• Enabling women to enter ICT jobs will provide a boost to the EU economy. Less than 30% of the around 7 million people working in the information and communication (ICT) sector are women. They are under-represented at all levels, especially in decision-making positions.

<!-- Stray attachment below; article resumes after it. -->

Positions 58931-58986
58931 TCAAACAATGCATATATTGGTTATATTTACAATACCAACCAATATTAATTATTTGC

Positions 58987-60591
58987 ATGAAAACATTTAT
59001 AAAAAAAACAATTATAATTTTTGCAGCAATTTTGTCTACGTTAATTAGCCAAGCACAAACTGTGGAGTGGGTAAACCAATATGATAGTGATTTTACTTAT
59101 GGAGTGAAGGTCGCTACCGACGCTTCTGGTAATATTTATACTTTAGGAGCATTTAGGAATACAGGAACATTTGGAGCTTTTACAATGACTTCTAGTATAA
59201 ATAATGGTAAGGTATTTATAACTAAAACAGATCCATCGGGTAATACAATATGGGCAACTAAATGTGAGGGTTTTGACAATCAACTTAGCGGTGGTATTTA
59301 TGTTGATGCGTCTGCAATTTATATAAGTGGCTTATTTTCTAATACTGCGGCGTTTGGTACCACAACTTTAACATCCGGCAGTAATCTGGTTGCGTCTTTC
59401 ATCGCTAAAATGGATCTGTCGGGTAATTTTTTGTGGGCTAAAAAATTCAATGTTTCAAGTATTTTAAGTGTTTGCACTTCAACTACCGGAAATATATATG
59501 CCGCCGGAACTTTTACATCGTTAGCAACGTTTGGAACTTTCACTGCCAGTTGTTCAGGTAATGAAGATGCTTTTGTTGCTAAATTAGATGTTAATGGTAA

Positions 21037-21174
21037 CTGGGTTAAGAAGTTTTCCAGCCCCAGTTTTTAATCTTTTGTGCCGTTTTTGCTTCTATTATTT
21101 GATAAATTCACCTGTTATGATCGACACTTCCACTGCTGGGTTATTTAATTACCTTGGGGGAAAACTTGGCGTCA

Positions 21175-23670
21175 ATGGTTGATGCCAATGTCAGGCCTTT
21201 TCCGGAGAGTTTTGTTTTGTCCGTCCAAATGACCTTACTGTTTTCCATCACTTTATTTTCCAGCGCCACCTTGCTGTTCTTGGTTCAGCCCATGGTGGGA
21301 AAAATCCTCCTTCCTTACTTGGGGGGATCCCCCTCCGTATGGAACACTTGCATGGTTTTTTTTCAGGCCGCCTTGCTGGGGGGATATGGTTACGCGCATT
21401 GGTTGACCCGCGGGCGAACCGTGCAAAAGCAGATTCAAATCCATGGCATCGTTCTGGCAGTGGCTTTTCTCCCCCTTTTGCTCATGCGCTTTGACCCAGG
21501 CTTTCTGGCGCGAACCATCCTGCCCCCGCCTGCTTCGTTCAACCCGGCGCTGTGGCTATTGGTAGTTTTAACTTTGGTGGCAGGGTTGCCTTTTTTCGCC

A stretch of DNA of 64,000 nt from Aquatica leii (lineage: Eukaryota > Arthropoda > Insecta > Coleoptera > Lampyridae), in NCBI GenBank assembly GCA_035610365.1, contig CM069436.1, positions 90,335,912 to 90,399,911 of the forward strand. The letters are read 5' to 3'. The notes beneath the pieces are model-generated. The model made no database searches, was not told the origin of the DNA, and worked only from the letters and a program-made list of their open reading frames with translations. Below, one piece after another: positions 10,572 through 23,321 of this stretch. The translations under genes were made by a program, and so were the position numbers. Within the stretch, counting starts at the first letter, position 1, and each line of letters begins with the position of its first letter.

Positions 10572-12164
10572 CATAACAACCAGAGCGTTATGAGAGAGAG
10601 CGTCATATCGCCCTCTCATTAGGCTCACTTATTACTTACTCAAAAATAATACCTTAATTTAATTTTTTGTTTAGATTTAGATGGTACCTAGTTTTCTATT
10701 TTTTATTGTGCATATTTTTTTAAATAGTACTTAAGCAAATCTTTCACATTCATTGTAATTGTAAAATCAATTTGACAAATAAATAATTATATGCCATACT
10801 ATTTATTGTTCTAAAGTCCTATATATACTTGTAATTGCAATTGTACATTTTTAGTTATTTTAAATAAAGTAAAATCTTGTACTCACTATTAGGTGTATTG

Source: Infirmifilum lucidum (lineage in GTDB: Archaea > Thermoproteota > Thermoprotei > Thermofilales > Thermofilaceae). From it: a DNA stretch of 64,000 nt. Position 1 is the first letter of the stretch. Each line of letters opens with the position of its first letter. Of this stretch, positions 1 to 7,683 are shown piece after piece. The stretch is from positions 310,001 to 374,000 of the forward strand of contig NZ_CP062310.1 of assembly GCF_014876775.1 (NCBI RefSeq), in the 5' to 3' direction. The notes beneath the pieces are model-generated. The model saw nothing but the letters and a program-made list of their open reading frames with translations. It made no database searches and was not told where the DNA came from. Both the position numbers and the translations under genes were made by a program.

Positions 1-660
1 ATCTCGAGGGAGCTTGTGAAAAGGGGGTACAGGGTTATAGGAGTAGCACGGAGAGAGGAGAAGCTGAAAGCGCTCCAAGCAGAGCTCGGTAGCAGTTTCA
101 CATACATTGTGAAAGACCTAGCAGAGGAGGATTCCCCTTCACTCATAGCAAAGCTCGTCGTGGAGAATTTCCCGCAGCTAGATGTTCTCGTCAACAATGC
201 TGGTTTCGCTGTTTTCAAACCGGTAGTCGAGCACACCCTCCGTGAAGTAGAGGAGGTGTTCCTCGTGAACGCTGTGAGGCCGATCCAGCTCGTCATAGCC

• Men still largely outnumber women in decision-making positions, particularly at the highest levels. The proportion of women in national governments 1 across the EU (senior ministers ) has risen by 7 percentage points (pp) over the past decade, from 21% (end 2004) to 28% in February 2015. The average rate of change over the period is just 0.7 pp/year and if progress continues at this pace it will take until 2033 to achieve at least 40% of each gender in national governments and until 2047 to achieve parity (50%). The proportion of women in the single/lower houses of national parliaments across the EU has risen from around 22% in 2004 to 28% in early 2015, an increase of just less than 6 pp or an average of 0.6 pp/year. However, the pace of change varies between Member States, meaning it would take until 2036 to reach the 40% threshold and until 2054 to reach parity. On average across the EU women tend to be better represented in regional level assemblies (32%) and in regional executives (35%). In October 2014, on average, only 20.2% of board members of the largest publicly listed companies3 registered in the EU were women. From 2003 to 2010 the share of women on boards rose from 8.5% to 11.9%, an increase of 3.4 pp or an average of 0.5 pp/year. Since October 2010, the share has risen 8.3 pp in four years, an average of 2.1 pp/year, four times the previous rate of change. Noting the slow rate of change, the European Commission decided to put forward the proposal for a Directive that aims to accelerate progress to improve gender balance on corporate boards.